When she was 31-years-old Felicia Corbett was diagnosed with a rare form of cancer.

“It happens to about one in ten million people a year,” said Corbett, a bartender at LouVino in the Highlands. “It's a cancer that happens anywhere on your body. Mine just happened to be on my breast.”

It was devastating and unexpected. She needed two months to recover from surgeries and radiation, but as a bartender, a leave of absence isn't an option. She doesn't make money if she doesn't work.

“I was terrified at first, but then I realized that I had such a great community here of people,” Corbett said. “They’re great supporters.”

Those supporters are part of an organization called Apron Inc. that serves people who make a living serving others.

Employees from nearly 100 different restaurants from all over Louisville have benefited from Apron Inc. over the last seven years.

“They helped pay my bills for a month, and I didn't have to worry about anything,” Corbett said.

Apron takes applications from people in the service industry who fall on hard times and gives them enough money to pay bills while they recover.

“Sometimes it's an emergency, a health care issue, any kind of different rent problem or loss of a job,” said Mark Peters, owner of Coals Artisan Pizza.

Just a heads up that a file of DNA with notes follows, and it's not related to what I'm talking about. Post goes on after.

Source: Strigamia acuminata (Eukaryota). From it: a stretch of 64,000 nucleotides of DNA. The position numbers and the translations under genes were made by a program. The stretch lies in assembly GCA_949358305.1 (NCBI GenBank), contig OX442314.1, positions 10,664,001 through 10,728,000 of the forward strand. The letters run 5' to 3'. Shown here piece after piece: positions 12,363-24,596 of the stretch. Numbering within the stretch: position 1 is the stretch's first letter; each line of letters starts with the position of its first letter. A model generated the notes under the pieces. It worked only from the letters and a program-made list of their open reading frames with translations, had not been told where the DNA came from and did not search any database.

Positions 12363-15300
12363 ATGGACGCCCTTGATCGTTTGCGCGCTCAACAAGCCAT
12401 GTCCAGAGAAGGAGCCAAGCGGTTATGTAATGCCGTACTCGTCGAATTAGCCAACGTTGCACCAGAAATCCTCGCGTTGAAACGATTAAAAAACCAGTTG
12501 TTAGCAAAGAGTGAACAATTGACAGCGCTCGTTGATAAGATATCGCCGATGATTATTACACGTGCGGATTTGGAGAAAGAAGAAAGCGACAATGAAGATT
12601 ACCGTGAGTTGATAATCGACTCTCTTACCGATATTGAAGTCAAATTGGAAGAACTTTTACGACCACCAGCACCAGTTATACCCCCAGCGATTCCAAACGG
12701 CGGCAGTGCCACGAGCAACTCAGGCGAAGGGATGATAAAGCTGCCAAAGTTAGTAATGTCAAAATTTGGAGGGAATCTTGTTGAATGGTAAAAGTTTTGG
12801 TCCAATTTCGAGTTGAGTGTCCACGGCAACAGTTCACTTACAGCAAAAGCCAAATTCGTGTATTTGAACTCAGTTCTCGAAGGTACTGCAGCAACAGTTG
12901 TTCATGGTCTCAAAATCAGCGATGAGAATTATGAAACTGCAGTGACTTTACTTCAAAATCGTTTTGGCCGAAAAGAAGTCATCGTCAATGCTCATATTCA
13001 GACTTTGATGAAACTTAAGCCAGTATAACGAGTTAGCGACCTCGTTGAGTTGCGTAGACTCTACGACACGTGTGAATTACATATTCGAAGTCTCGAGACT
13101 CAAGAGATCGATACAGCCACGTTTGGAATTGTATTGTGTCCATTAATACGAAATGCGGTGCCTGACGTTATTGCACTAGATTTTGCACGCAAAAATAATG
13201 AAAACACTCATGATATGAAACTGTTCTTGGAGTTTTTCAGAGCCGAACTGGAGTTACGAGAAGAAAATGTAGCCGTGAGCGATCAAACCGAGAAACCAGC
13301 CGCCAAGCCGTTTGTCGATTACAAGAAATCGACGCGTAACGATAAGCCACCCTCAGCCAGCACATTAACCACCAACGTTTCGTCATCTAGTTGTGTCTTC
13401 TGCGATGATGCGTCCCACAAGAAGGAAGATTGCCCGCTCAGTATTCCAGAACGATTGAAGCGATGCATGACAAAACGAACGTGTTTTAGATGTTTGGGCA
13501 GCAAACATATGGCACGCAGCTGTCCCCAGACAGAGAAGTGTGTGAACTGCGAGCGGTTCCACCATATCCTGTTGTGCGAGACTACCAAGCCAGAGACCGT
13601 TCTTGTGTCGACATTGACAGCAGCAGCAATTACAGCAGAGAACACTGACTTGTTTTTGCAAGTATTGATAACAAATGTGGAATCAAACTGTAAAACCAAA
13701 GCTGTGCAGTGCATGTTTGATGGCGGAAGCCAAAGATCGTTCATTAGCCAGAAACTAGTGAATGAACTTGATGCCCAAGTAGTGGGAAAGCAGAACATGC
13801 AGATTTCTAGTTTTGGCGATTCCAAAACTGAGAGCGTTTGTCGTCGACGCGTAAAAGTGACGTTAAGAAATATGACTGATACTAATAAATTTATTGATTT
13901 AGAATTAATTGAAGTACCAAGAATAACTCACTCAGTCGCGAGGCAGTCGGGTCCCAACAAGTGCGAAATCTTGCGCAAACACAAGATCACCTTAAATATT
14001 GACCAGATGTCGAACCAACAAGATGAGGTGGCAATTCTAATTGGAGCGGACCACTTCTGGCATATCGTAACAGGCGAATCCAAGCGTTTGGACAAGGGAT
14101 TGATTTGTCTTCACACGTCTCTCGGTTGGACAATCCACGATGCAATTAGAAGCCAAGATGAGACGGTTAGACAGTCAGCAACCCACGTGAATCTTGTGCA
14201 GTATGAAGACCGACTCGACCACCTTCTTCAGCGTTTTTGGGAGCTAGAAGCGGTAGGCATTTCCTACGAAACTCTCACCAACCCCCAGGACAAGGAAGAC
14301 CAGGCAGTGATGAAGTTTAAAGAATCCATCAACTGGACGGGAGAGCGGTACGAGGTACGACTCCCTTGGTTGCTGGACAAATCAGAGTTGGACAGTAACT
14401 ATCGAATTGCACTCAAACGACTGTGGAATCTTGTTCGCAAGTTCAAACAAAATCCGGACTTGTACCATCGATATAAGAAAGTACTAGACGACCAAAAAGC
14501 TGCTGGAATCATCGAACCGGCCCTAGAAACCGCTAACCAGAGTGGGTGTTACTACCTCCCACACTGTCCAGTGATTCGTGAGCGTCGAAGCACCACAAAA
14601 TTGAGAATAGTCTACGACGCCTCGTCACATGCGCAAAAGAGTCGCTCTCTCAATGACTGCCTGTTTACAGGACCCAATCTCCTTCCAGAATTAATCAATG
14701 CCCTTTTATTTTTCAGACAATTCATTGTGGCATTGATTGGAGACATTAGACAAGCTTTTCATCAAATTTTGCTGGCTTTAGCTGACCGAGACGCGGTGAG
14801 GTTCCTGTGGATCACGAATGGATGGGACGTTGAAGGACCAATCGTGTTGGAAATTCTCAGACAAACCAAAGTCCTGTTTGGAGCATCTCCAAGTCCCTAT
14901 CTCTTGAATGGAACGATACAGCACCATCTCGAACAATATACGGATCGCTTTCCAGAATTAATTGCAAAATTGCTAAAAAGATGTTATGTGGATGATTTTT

More than 30 independent restaurants, like Coals, are coming together on Sunday at the Olmsted on Frankfort Avenue for the Taste of Independents.

"We will bring pizzas and maybe some special appetizers,” Peters said.

“It's amazing that so many restaurants want to do this,” Corbett said.

It'll be a party with good food and good drinks, and the money from ticket sales goes to Apron, which has already given more than $150,000 to servers who qualify, like Corbett.

“After surgeries and then radiation later, I’m OK,” she said.

A Taste of Independents is on Sunday from 1-4 p.m. Tickets are $50 in advance or $60 at the door. To buy tickets, click here.

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